An old friend was in town yesterday, and I met her and her husband for lunch. I haven’t seen her in a year, and I hate to admit that my excitement about our reunion was tempered by embarrassment – I’ve gained weight since she saw me last. I was self-conscious about the way I look, the idea that I might look “worse” than the last time she saw me.
Did it matter? Of course not. There were smiles and hugs and much laughter. But the experience prompted me to reflect on the idea of self-consciousness.
First: it means “conscious of self,” right? So if I’m being conscious of myself, is it at the expense of being aware of others? When we feel self-conscious, we tell ourselves it’s because we care about what others think. But my friend was there to see ME, and I doubt she really saw the extra pounds. And you know what? If she did, it didn’t matter to her. She’s my friend, and she loves me, the real me.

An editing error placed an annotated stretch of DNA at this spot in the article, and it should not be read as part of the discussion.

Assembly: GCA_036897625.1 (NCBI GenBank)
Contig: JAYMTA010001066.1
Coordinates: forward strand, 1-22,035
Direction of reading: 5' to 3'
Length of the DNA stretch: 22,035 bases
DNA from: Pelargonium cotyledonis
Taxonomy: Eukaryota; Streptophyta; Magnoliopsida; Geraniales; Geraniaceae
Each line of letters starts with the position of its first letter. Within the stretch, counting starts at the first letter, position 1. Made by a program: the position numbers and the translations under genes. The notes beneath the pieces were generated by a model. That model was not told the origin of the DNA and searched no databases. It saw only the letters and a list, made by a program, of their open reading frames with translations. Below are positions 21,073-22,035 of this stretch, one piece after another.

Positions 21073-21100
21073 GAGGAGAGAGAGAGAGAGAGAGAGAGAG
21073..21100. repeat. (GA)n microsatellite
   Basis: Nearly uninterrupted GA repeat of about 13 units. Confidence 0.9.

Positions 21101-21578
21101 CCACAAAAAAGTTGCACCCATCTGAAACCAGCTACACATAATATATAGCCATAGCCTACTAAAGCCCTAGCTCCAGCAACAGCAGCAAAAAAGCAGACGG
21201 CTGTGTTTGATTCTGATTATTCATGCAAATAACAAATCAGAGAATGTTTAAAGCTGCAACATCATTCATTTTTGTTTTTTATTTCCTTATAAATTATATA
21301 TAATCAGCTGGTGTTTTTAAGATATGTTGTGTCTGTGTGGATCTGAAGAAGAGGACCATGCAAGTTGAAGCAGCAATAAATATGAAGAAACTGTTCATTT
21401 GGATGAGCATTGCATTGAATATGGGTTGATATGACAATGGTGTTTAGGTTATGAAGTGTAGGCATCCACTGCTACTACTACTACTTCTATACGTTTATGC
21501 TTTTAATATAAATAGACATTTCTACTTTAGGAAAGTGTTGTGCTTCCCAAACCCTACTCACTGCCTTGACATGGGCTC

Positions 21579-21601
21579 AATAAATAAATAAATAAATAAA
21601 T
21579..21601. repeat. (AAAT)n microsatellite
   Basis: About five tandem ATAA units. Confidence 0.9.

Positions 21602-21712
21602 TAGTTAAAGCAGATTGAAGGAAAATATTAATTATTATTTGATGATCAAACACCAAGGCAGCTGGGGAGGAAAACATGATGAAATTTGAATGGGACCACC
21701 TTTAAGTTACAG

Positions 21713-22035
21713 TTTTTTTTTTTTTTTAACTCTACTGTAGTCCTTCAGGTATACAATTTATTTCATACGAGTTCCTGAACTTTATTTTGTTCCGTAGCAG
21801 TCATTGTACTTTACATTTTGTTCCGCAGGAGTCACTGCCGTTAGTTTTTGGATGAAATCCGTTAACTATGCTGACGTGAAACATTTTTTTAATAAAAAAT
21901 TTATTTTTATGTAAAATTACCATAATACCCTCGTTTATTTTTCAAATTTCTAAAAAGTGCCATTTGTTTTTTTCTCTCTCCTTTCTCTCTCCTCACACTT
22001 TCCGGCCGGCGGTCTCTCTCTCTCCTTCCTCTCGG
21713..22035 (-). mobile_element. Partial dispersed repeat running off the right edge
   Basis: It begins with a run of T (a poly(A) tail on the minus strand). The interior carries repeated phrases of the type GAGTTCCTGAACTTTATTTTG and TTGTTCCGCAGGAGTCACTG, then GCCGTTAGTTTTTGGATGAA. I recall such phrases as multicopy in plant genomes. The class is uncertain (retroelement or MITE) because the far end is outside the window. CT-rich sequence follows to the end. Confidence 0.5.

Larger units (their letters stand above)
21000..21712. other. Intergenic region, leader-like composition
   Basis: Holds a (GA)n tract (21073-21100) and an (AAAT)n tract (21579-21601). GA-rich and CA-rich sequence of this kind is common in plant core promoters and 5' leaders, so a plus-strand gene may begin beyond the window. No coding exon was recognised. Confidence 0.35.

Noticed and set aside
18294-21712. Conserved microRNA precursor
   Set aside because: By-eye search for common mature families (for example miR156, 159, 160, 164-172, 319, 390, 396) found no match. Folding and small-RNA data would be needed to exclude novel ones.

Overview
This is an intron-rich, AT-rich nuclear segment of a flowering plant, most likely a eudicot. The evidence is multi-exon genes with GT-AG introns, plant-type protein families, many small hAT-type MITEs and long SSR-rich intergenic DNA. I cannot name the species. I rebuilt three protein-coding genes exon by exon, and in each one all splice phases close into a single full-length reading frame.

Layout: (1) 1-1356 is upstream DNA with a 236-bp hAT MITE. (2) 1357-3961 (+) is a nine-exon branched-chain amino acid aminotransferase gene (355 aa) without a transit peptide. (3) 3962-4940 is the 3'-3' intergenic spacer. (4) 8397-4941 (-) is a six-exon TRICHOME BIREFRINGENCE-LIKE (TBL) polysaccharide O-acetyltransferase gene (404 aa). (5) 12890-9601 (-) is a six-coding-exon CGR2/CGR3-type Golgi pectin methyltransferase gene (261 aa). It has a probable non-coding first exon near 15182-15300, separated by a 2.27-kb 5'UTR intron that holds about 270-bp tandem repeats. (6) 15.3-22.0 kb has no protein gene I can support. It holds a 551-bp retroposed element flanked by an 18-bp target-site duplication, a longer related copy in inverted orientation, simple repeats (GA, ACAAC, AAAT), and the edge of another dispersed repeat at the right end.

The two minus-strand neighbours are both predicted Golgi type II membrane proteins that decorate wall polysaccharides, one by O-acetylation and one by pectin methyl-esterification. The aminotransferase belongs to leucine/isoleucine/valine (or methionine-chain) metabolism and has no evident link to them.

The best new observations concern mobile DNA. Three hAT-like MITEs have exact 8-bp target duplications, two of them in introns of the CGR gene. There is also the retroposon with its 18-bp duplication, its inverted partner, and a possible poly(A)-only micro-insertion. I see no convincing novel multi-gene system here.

Secondly, I’m thinking about how self-consciousness holds us back, and keeps us from sharing our gifts with the world. It’s heartbreaking for me to see a student who’s bright and talented, a student who should be filled with confidence, writhing in self-doubt and shame over imagined flaws. Then I realize – that’s me, sometimes. When I suppress myself, I’m not giving, not sharing.
Sure, some people will reject me; that’s a given. They’d reject me with or without the thing I’m so self-conscious about. As the saying goes, life doesn’t begin five pounds from now. It’s here, right now, today. Each moment that passes is a moment I can never get back. I should never reject, or avoid, a friend’s affection because I’m caught up in my own self-criticism; how ironically self-defeating is that?
Today, I want to be fully conscious – of myself, of those around me, of you. Only then is it possible to really live.